Playing board games is a very social activity, and I am out of practice. Monopoly, chess, backgammon, cards, Chinese checkers and diamond hunt were some of the popular games when I was growing up, but they were not a part of my childhood. I have recently been introduced to games like Munchkin, Ender Game, Arkham Horror and Betrayal at House on the Hill. These are fascinating and it would have been totally my thing when I was a teenager, but it still requires social skills. I play them with my family, but it’s more challenging with outsiders. These science fiction/fantasy boardgames would still be on my preppers gaming list.

When I am alone there is nothing like a jigsaw puzzle. Surviving in a black out kind of scenario isn’t just about food and safety. A life without entertainment would be a very hard one, and it’s not something anyone would choose.

The evolution of communication

cup of coffee. I may be nonverbal a lot of the time, but as long words like coffee, java, mocca, joe or brew are understood I'll be alright.
I may be nonverbal a lot of the time, but as long as words like coffee, java, mocca, joe or brew are understood I’ll be alright.

Merriam Webster is one of the most entertaining websites. It is to me, but perhaps it would be more correct to call it fascinating and educational? I enjoy reading both the articles and the definitions. In fact, I especially like old dictionaries, and when I get more space than I have at the moment I want to collect them. The English language is incredibly simple and incredibly complicated at the same time. I know enough to have almost all types of conversations, but you can study this language systematically your entire life without being able to master it.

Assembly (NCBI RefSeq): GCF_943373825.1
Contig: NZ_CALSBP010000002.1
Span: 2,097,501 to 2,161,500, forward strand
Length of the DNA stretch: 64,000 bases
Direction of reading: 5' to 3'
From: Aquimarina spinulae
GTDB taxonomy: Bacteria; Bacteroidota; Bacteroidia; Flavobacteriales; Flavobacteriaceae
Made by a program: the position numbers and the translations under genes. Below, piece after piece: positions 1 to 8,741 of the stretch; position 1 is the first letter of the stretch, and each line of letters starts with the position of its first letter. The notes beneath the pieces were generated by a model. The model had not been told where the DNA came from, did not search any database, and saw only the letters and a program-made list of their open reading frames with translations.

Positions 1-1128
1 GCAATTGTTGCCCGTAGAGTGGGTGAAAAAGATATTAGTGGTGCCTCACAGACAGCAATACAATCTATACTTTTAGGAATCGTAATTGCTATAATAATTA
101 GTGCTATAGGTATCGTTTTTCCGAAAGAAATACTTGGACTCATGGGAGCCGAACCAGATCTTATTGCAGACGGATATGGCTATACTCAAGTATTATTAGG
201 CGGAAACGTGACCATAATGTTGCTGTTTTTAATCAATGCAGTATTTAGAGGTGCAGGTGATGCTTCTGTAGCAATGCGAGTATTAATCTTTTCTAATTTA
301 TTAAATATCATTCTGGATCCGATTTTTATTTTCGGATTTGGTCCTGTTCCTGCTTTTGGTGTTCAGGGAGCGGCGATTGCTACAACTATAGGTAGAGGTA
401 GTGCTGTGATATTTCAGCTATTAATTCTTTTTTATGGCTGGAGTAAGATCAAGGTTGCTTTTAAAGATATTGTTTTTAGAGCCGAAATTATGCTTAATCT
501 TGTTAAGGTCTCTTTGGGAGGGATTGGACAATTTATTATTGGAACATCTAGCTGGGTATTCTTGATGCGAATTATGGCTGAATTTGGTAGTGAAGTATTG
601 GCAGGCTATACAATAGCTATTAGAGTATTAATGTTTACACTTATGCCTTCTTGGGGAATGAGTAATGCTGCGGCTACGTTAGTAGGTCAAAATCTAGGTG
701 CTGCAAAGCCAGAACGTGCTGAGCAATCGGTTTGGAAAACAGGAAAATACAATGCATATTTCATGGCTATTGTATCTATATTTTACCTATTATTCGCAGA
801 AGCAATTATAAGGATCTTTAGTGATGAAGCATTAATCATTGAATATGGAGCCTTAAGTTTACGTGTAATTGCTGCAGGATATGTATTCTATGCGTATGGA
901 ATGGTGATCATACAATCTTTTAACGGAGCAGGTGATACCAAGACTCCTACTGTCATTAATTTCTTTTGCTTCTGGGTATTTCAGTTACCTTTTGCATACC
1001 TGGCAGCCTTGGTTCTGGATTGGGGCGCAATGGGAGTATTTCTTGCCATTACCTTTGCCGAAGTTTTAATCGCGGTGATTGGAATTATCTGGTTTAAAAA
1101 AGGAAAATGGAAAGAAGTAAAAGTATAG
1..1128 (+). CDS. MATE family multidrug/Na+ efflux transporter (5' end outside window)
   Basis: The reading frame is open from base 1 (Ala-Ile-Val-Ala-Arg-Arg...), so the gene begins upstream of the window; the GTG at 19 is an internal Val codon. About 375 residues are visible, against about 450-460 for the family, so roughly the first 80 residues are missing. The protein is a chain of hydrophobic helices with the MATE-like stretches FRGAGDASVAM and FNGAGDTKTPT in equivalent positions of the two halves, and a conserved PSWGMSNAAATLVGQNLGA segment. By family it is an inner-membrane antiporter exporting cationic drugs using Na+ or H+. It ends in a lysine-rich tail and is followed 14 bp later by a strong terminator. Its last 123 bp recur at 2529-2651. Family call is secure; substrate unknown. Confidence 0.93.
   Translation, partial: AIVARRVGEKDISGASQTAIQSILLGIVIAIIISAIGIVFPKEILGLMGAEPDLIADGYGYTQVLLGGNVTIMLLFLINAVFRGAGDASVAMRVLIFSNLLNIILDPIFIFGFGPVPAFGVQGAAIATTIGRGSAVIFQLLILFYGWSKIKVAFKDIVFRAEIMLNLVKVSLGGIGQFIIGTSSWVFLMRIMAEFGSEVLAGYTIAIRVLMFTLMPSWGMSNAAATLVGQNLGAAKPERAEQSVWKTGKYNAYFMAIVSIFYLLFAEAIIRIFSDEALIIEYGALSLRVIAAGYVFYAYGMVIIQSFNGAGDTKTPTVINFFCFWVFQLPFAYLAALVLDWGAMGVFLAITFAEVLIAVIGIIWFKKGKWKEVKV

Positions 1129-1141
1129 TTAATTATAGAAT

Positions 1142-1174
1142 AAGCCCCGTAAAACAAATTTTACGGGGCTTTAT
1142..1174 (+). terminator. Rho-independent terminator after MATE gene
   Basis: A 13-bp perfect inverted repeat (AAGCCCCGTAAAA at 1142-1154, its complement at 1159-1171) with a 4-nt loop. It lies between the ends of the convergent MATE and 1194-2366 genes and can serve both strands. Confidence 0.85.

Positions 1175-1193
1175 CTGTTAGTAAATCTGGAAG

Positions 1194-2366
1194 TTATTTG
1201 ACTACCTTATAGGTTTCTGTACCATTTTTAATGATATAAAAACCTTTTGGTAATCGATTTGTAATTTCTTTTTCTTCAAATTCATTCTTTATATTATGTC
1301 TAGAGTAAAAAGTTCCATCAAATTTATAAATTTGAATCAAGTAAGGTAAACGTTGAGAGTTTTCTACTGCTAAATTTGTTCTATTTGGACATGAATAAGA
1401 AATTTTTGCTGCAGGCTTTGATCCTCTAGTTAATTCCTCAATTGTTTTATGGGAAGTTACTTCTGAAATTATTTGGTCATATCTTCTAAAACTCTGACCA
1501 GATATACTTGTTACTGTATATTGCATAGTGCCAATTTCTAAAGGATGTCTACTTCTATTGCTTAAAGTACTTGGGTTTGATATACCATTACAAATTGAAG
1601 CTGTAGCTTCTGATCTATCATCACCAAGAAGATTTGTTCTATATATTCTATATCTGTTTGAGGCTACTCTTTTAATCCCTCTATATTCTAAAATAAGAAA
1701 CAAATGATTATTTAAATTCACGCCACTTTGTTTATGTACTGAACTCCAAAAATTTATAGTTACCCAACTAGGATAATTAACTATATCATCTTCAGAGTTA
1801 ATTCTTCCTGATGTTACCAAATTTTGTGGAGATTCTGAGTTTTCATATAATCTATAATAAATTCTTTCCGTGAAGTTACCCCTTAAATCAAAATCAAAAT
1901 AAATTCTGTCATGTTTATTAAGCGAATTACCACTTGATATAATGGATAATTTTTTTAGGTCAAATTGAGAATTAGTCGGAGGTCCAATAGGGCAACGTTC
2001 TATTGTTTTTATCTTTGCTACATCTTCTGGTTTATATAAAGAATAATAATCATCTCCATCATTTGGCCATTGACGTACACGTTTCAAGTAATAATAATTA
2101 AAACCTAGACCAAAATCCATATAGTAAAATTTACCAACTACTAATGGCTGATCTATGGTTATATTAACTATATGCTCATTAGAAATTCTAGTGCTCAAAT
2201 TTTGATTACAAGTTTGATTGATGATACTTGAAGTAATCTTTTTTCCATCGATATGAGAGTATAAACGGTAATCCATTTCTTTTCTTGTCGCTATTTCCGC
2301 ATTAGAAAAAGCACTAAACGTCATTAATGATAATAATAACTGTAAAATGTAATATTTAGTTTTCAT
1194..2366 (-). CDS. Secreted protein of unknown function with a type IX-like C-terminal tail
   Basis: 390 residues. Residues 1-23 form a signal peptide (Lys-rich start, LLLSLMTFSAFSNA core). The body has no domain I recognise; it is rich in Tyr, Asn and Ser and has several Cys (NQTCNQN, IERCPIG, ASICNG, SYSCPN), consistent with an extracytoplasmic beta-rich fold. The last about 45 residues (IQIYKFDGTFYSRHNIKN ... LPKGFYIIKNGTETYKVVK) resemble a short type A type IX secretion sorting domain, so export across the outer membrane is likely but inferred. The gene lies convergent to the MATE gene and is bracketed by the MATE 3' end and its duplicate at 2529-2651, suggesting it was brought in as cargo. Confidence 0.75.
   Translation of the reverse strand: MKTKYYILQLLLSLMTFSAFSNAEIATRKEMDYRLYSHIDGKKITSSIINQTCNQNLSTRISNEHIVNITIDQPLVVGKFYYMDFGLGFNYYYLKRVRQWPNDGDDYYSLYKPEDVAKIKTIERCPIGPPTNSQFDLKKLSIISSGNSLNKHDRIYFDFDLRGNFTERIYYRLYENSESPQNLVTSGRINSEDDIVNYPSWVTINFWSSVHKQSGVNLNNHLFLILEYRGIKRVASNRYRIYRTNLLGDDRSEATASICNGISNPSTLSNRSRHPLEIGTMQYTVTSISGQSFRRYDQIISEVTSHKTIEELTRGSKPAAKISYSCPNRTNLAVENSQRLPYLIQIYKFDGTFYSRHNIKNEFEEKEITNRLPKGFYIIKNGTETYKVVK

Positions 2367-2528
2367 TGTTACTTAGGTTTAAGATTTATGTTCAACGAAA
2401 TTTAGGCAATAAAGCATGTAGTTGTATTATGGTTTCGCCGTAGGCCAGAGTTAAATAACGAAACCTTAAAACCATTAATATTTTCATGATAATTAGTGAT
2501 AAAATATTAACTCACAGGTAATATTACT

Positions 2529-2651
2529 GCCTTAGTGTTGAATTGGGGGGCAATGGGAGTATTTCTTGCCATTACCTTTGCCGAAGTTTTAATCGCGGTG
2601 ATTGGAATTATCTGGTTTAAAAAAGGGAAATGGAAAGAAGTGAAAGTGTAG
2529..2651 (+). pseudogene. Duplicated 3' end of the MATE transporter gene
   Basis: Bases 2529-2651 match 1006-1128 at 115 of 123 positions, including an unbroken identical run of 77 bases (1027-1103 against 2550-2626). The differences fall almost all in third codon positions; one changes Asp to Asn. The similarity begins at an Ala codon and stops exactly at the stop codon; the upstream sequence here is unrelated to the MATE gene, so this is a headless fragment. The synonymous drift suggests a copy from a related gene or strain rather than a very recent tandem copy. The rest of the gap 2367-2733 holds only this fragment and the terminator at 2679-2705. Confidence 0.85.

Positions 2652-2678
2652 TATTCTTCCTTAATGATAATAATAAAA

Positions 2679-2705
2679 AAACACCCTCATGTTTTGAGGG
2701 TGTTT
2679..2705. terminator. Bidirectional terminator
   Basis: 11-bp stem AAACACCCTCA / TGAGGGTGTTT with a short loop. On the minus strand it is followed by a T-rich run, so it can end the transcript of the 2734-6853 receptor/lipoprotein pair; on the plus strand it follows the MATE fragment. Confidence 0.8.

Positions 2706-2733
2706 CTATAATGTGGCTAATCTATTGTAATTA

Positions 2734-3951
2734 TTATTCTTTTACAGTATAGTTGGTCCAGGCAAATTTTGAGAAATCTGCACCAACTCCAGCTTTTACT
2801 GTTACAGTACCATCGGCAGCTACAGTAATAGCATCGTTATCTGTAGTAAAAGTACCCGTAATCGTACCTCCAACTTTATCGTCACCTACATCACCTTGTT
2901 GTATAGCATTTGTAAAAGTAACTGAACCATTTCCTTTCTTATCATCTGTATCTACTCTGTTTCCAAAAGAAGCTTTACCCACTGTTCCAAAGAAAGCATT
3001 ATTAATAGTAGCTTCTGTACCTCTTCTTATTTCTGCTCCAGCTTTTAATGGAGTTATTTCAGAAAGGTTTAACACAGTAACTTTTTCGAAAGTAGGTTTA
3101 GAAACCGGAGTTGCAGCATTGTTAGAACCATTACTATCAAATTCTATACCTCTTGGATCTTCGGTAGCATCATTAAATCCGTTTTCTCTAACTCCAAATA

I read somewhere that there are one million words in the English language, while you could manage well with a third of that in most other languages. We are all influenced by what we hear and read, but if the vocabulary on TV is limited we are not likely to learn as much as we did when we read classic literature. I find the many synonyms especially fascinating, but they aren’t just different words for the same thing. There are differences. People that don’t know anything about Inuits like to say that they have a hundred words for snow. I don’t know if the number is that high, but it is probably high because snow can have different qualities.